In the Kasai region there is a strong tradition of naming a child after a parent, relative, or respected friend of the family. A person who has been named after feels a special relationship with his/her namesake, and often gives gifts or special services as the child grows up. There is a special term given to someone who shares your name: “Shakena”. For example, a woman named Marie would refer to a child who has been named after her not as Marie, but as “Shakena”.
This has been a somewhat confusing and amusing culture to discover, because people often adopt the persona of a person’s “shakena” (namesake) when they are referring to someone. We have several times been confused when an adult refers to a small child as ‘uncle’, only to discover that the child is the namesake of the uncle, and therefore they refer to the child as they would they uncle, rather than using their own identity as ‘nephew’, etc. A case of this occurred when we were visiting Pastor Tshiwala with Simon Mbuyi, a member of his church. Simon has 2 daughters – one named Tshiwala, after the pastor, and the other named Margaret, after Pastor Tshiwala’s wife. Simon was describing his children to Pastor Tshiwala, saying “you don’t like your mother anymore – you are more fond of me. Margaret, on the other hand, will only be content with her mother.” After asking a few questions to clarify our confusion, we discovered that Simon was projecting the persona of his children onto Pastor Tshiwala and his wife – thus referring to them as his children. And we thought learning Tshiluba was hard enough without these twists thrown in!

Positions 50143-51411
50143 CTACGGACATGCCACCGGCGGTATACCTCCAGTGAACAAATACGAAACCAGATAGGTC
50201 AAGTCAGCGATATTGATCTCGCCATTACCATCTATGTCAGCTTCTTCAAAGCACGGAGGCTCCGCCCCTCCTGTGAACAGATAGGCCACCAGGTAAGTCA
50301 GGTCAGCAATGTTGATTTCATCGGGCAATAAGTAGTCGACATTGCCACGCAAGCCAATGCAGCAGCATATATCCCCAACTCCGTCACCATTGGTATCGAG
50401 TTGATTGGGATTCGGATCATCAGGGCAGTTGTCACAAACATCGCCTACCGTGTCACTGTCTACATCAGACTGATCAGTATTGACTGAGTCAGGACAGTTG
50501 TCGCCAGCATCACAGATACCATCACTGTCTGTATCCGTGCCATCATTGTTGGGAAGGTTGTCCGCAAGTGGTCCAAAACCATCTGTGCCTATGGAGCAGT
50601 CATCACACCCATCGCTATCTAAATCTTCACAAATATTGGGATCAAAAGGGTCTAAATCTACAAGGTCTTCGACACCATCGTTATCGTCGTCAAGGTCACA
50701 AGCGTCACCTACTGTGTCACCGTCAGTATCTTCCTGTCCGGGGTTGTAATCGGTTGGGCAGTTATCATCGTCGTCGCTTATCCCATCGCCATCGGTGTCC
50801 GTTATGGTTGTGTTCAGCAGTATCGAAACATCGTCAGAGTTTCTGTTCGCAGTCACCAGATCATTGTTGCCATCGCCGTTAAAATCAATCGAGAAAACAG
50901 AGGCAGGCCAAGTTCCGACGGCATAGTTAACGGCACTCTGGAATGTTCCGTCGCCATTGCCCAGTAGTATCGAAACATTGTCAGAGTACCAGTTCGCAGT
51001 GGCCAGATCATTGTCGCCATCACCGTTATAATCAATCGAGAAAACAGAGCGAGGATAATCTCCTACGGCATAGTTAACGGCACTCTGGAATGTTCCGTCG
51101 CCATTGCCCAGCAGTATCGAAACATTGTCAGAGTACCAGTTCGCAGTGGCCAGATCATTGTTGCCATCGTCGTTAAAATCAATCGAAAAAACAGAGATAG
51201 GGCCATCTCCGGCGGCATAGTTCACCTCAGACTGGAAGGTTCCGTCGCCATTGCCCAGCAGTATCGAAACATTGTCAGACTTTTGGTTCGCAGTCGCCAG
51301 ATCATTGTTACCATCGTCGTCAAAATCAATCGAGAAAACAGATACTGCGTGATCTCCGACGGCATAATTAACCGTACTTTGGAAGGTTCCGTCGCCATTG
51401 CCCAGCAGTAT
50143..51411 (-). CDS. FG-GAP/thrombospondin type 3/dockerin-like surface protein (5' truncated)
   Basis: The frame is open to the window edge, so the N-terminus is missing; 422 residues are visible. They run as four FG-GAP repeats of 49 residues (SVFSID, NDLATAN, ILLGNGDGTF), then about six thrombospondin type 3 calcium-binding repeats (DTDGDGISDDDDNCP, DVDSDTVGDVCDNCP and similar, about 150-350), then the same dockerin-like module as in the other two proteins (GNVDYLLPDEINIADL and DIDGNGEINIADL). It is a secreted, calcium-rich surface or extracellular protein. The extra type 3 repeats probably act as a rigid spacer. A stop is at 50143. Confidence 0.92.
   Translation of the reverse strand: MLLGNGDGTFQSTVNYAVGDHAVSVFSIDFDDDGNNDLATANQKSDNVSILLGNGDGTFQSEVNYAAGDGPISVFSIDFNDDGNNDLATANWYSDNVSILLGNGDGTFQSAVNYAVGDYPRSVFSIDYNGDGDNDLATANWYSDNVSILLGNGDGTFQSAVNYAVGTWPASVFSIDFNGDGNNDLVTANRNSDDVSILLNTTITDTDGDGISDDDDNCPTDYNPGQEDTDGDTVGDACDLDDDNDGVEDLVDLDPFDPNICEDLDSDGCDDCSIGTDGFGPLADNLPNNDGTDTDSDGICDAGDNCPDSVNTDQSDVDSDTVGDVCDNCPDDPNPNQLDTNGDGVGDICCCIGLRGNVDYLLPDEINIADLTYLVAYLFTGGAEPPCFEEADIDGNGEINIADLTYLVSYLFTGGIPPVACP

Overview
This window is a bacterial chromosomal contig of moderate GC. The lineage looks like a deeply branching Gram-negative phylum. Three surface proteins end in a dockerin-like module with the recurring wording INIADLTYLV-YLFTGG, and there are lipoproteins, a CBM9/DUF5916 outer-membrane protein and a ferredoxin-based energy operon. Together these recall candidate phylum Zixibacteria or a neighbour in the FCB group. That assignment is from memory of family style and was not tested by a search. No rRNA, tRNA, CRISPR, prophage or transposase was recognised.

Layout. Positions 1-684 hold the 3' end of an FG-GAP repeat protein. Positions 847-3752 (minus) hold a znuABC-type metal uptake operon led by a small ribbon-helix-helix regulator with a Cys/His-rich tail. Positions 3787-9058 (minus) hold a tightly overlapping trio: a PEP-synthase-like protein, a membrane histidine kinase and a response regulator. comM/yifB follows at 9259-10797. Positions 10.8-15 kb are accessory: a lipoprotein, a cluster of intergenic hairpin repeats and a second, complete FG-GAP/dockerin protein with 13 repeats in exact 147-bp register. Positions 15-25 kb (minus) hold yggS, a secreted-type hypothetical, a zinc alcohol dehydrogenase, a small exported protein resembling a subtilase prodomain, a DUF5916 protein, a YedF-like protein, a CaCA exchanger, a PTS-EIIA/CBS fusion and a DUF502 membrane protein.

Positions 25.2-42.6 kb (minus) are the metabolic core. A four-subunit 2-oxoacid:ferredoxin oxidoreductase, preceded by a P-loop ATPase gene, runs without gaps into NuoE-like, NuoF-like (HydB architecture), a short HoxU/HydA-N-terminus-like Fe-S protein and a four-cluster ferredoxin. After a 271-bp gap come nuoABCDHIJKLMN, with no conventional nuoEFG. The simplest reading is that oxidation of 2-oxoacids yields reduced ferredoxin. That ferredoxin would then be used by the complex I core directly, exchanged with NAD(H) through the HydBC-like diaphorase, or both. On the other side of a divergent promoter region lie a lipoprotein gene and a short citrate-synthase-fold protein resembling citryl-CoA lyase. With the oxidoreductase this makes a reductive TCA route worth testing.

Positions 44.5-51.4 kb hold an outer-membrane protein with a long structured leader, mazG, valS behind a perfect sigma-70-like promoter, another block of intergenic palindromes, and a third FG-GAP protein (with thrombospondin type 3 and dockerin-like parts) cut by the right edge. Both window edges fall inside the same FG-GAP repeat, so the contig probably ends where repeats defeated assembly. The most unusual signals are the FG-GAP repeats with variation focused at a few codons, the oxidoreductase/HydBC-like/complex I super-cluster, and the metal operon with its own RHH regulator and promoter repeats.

Another amusing example of this linguistic culture happened the other day. I was visiting Pastor Tshibabua’s family, and had just finished eating a banana. I was about to toss the banana peel outside, when Tarsis Bob (Bob’s Shakena because of their shared name) stopped me. “Just leave it on the table, and I’ll give it to Shakena. He will be so happy to see what his wife left for him!” I was not sure if I had heard correctly, but I started laughing – why in the world would he save a banana peel to give to Bob? Tarsis Bob then picked up the banana peel and walked outside to the pig-pen near the house. “Look, Shakena! See what treat your wife has left for you?” Of course! They have a pig named Bob, who thus takes on the persona of my husband Bob, whom he was named after!! :)
From the left, Bob the pig,
Seraphin, Bob, and Tarsis Bob